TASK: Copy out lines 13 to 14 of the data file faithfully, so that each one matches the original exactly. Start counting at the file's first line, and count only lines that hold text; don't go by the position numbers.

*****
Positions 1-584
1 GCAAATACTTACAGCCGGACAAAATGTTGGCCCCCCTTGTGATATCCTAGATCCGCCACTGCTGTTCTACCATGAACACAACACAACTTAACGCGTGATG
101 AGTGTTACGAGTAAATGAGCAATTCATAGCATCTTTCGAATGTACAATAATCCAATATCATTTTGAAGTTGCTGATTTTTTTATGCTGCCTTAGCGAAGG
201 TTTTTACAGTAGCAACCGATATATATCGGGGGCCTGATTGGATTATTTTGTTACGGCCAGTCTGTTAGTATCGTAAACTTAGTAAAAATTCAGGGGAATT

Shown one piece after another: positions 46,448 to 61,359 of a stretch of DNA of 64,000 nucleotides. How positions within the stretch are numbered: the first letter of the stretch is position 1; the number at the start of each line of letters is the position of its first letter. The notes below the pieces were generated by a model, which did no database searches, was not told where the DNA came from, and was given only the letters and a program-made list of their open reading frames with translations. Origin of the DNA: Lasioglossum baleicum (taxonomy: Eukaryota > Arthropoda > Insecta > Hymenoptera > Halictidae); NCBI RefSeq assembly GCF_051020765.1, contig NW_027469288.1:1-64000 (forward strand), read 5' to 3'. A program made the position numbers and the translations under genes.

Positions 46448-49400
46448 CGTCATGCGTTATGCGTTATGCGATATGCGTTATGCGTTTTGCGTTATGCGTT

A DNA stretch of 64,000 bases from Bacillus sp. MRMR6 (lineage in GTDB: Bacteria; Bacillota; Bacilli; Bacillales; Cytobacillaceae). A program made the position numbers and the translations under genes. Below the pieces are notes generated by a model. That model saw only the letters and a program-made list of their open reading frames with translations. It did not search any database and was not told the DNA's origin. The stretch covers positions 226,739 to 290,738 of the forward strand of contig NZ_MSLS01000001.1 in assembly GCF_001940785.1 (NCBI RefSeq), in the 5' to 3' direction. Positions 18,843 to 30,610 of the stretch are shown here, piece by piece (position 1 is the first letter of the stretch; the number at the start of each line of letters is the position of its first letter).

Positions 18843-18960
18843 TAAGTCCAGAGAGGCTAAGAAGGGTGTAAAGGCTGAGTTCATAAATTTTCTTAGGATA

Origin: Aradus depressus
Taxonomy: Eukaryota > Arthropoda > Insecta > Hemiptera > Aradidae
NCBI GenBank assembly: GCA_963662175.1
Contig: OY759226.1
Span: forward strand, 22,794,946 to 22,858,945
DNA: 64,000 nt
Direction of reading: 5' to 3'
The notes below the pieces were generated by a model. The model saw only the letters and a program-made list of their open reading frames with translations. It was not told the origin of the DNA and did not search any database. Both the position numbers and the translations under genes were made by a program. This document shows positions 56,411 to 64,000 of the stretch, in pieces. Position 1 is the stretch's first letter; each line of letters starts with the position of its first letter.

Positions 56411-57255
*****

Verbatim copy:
NCBI GenBank assembly: GCA_963662175.1
Contig: OY759226.1